Sunday, 28 June 2015

My Saturday at Lowdham Book Festival...

The Lowdham Book Festival has been running 16 years. It started small and has built on its success, and the final Saturday is a must visit place for anyone living in Nottinghamshire.

I've been attending for about 10 of those 16 years with the writers club, and now I'm the one who co-ordinates, from booking the stall, confirming which members have promotional material to display alongside the club's, and who is going to be available to help on the day- and making sure they know where to park and other essential information.

On the day I'll be there with one or two others to set up, and the last to leave with all the gathered equipment/leaflets.

This year I was very fortunate to have extra volunteers (I thank them all) - especially a couple of members who hadn't attended the festival before and wanted to come along for a few hours to see what it was like as well as help out.

They resisted the book stalls, unlike the regulars who went home with more than they arrived with!:D

Ready for opening time...
It was wonderful to meet a writer who I've known online for many years, but never met in person;
Ana Salote was launching her book 'Oy Yew' and doing a talk with her publisher (Teika Bellamy of MothersMilk Books) and her illustrator Emma Howitt.

Later in the day I had an opportunity to talk to Teika Bellamy to find out what she was looking for, and there are opportunities available.

Have a look at their submission guidelines which will tell you more...

Early afternoon I was able to get to an interesting talk by author Nigel McCrery on his book 'Silent Witnesses: a history of forensic science.'

The audience were entertained by this retired police officer who had an interest in forensics, though his many writing credits include: Silent Witness, Born and Bred, and New Tricks among them...

Promotion opportunity
I came home with four second-hand books. Basically reference works, though one, a wonderfully illustrated hardback is extremely large, but I'll never have a problem knowing what sort of furniture my historical heroes and heroines will be sitting upon.

My flask of coffee just about lasted out the day, and I limited myself to one piece of lemon sponge late morning so I could eat my packed lunch after the lunch-time rush.

Fortunately the hall was a comfortable temperature with the doors into the hall, and the back door open. It was very bright and hot outside, and even my camera had a problem with how bright it was- I'm going to have to darken the outdoor shots!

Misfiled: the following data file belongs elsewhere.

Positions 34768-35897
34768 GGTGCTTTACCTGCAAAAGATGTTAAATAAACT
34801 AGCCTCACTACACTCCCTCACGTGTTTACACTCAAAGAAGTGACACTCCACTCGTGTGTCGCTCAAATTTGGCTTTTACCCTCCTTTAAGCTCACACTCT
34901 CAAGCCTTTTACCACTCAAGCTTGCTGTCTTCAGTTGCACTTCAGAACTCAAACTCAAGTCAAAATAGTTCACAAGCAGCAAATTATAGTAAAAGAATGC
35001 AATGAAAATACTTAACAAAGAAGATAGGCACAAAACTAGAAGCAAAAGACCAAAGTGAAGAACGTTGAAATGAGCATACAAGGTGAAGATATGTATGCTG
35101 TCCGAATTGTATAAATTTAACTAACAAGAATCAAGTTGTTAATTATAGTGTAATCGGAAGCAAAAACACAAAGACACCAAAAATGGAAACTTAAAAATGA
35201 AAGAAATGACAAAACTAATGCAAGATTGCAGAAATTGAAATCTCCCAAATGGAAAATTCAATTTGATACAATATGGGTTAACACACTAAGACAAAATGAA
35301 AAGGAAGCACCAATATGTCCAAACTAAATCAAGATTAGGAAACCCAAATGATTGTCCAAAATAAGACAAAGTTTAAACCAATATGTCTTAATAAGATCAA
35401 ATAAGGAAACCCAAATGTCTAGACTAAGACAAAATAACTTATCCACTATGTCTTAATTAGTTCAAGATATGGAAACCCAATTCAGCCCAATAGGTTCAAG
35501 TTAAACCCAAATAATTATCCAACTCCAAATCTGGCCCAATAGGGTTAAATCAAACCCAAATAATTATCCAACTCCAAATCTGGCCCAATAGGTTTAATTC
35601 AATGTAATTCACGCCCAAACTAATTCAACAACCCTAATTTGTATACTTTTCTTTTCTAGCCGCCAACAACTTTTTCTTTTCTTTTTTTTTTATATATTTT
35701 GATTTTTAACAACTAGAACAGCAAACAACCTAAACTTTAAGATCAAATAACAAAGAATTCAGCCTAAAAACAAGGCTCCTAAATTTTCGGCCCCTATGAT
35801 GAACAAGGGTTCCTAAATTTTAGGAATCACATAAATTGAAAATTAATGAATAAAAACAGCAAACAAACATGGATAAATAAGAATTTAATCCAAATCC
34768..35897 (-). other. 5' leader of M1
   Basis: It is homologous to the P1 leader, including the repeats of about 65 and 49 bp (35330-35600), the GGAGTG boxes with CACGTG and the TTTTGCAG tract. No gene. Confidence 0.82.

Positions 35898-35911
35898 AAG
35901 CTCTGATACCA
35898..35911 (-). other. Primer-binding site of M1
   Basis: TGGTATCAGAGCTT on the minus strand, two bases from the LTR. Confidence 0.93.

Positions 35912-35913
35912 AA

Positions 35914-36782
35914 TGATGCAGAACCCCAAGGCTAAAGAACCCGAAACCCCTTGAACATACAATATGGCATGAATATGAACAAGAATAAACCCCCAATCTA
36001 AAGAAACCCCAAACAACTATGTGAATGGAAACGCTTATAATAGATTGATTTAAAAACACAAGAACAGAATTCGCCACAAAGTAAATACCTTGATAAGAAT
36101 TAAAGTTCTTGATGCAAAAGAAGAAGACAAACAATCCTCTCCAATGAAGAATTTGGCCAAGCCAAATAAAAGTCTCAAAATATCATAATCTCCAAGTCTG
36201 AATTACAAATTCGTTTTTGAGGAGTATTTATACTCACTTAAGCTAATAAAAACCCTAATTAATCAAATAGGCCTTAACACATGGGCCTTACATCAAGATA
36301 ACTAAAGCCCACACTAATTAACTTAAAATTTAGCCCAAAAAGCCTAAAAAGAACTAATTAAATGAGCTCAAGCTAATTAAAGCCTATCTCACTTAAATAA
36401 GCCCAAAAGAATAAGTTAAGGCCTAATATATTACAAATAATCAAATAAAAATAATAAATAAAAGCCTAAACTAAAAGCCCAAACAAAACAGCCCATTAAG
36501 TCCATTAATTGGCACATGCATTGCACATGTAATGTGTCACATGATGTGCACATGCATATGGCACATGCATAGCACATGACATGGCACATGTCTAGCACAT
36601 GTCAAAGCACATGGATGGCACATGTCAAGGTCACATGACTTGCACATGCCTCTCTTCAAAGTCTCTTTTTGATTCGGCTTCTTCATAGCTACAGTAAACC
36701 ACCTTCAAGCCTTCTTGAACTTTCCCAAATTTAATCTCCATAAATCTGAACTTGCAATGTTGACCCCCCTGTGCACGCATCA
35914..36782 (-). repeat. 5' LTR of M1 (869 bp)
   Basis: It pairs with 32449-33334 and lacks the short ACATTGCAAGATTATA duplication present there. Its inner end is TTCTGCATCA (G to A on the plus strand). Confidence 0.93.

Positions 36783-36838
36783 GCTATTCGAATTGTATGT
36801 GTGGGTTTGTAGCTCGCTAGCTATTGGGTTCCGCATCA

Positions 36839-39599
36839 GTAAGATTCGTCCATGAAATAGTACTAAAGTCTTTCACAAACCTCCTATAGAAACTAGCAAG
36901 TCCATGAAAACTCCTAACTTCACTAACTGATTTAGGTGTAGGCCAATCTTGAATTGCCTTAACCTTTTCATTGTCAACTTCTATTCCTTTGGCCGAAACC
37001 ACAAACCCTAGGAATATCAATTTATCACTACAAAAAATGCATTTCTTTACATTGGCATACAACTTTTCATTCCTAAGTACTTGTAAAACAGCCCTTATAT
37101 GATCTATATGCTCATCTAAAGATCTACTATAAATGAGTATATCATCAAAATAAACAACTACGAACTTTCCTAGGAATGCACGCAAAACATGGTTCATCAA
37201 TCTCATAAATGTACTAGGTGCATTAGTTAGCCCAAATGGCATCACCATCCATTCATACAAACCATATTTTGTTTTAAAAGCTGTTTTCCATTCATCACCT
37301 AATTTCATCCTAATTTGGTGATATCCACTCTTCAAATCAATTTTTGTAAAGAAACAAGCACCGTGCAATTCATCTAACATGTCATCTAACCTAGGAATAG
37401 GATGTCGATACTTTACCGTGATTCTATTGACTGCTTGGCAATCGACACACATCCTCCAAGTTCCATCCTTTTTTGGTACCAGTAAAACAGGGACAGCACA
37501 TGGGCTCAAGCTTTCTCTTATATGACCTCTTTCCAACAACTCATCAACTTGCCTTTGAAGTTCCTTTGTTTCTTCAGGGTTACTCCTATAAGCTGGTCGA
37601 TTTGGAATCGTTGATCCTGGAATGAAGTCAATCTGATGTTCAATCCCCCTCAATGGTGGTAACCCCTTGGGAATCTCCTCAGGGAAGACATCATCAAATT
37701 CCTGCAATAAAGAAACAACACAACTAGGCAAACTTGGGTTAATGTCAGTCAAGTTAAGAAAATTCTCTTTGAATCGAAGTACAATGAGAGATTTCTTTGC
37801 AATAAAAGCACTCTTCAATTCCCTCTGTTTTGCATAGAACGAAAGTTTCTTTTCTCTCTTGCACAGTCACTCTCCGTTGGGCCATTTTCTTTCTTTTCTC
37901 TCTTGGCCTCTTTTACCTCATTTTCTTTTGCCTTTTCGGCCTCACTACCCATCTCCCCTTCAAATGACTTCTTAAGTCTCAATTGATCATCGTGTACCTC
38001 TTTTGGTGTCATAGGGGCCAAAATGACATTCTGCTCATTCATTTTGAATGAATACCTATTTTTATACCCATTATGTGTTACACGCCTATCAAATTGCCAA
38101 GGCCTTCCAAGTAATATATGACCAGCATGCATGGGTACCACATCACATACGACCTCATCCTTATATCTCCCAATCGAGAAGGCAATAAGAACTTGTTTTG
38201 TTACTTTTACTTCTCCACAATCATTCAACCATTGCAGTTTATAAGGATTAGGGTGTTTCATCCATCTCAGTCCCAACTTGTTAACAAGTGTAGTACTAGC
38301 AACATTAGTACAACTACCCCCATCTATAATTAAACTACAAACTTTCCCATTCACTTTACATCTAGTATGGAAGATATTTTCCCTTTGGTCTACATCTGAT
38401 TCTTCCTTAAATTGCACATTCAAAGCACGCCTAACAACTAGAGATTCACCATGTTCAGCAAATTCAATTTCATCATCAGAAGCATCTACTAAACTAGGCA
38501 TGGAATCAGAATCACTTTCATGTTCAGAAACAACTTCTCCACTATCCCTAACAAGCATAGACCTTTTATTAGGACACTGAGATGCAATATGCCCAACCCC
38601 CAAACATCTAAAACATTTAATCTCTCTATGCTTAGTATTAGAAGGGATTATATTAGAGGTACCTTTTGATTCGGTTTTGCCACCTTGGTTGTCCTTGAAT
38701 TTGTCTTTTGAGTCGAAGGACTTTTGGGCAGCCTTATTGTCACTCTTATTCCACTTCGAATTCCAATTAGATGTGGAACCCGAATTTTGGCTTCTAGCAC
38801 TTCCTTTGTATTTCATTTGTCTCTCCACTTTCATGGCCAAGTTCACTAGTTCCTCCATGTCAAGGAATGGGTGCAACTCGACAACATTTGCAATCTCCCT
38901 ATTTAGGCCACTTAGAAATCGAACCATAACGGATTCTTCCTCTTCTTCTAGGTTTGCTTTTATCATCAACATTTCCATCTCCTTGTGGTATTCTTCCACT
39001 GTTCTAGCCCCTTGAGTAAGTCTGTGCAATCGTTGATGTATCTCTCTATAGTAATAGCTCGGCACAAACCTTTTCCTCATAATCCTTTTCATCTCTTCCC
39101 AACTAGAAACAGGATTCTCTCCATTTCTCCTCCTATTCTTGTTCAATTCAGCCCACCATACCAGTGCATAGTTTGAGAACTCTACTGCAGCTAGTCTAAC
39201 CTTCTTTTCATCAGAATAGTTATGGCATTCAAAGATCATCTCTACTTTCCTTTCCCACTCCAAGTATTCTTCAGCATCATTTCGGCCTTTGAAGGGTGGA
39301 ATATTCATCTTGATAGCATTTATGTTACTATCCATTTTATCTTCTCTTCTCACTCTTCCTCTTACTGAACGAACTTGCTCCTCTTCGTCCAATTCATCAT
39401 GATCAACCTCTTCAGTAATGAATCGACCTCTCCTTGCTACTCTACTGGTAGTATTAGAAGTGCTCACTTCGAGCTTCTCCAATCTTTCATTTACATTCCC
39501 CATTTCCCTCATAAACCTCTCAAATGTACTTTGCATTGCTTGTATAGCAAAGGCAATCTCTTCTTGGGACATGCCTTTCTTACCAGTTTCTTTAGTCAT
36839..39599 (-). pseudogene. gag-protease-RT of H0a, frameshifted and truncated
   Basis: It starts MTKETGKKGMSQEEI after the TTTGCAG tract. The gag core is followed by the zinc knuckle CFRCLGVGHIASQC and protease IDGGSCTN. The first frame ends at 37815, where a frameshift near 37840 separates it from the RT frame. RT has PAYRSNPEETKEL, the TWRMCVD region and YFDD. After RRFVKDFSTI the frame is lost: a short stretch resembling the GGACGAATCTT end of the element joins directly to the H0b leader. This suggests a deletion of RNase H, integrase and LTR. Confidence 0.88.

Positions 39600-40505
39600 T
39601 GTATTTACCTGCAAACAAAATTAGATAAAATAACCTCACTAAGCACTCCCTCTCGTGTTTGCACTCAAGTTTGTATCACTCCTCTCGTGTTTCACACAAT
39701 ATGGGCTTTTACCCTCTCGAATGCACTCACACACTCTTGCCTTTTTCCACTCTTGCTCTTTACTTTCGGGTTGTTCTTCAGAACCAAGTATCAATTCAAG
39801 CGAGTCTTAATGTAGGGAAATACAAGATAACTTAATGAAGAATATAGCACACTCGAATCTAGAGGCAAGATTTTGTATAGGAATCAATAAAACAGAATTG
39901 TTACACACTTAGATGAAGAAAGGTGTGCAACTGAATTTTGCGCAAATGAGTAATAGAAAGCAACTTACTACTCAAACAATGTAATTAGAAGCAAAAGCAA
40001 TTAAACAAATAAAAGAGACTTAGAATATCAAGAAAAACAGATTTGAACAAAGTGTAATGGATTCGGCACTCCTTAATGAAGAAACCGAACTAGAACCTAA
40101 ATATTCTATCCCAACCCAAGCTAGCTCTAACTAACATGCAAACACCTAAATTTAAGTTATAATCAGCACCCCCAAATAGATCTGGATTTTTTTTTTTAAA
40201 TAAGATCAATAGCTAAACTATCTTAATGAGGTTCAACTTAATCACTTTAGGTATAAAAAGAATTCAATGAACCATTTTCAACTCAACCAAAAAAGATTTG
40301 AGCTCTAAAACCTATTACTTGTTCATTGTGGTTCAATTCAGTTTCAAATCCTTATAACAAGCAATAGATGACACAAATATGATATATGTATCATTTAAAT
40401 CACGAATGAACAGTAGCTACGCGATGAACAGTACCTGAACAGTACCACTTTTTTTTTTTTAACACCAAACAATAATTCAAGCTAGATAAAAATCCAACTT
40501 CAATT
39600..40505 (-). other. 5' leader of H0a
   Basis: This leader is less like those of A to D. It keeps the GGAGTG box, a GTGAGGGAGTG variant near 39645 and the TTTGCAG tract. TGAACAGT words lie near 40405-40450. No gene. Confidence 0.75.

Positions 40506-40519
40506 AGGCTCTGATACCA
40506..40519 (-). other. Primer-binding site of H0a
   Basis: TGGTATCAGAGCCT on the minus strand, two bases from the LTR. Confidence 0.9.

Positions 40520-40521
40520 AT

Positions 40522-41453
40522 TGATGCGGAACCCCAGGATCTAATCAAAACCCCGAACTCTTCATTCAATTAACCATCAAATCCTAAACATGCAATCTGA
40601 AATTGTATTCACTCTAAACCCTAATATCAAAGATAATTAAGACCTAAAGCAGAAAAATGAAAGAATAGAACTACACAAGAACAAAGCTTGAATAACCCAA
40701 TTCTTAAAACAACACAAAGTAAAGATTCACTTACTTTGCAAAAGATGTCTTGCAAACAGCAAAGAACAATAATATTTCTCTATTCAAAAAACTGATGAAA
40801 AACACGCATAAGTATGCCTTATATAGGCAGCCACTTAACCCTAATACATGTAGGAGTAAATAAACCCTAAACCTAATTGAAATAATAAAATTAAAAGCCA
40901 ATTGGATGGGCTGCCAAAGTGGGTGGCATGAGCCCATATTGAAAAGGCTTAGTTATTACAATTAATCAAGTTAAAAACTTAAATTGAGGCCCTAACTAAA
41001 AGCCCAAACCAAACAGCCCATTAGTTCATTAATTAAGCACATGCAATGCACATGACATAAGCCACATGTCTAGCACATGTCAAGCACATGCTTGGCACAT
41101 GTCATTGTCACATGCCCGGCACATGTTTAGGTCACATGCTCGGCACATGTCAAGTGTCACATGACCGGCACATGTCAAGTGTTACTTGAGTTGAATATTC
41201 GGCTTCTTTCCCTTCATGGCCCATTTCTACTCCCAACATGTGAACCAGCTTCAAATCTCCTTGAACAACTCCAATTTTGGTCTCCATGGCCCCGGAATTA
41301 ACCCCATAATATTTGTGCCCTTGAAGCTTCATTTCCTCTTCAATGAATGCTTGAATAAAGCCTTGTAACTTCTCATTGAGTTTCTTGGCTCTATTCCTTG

Well that's it for another year. I'll be suggesting what worked and what didn't this year, as will my fellow volunteers, so NWC will be ready for next June.

I never stop learning on days like this....


  1. How nice to meet up with an online buddy. Sounds like it was a great event all round.

    I do like your scarf - very impressed you co-ordinted with the furnishings! Did you plan that, or was it just coincidence?

  2. It was lovely to meet Ana after knowing her online for some time.

    I have lots of scarves in different colours, thickness's, both plain and patterned.

    Well I realised after I bought the skirt. :D In fact I had two covers, one blue, one white, so I would have co-ordinated either way!

  3. Sounds like a great event - and yes, always nice to meet 'virtual' friends.

    1. The final Saturday is a fun day all round, Susan. And it's good to be able to meet up with 'virtual' friends. :)

  4. It sounds like you had a lovely time and it's so nice to meet other writers in real life, isn't it.

    1. It's a fun day, Wendy, and usually the one time I see lots of writers I know, all in one place, and can chat with for a few minutes in the lulls while talks are taking place. :)

  5. I've got a soft spot for Lowdham now. There were authors of a calibre that you would pay to see elsewhere, but the scale is intimate. Well worth the work, Carol.

  6. Pleased you enjoyed the Lowdham experience, Ana. :-)

    The Saturday is a wonderful way for writers from the region, and beyond, to get together and meet readers, and generally spread the word about small, and independent publishers whose books they might not have found through regular channels.

    It's hard work for everyone, but as you said, it's worth it.

  7. You obviously enjoyed your day, and that book looks great. Even if you seldom use it, a book that size could be useful in other ways - pressing flowers, for instance!

    1. Or batting a burglar around the head with, Lizy. It's heavy enough to stun someone. :-)

  8. Sounds a brilliant day, Carol - I completely understand your need to buy those books!

    1. Thanks, Rosemary.

      There's one book stall that specialises in old Batsford volumes- many of their early 20th century books are ideal reference works;the authors did extensive research into their subjects, and the illustrations they included are still very good and from the time they were writing about.


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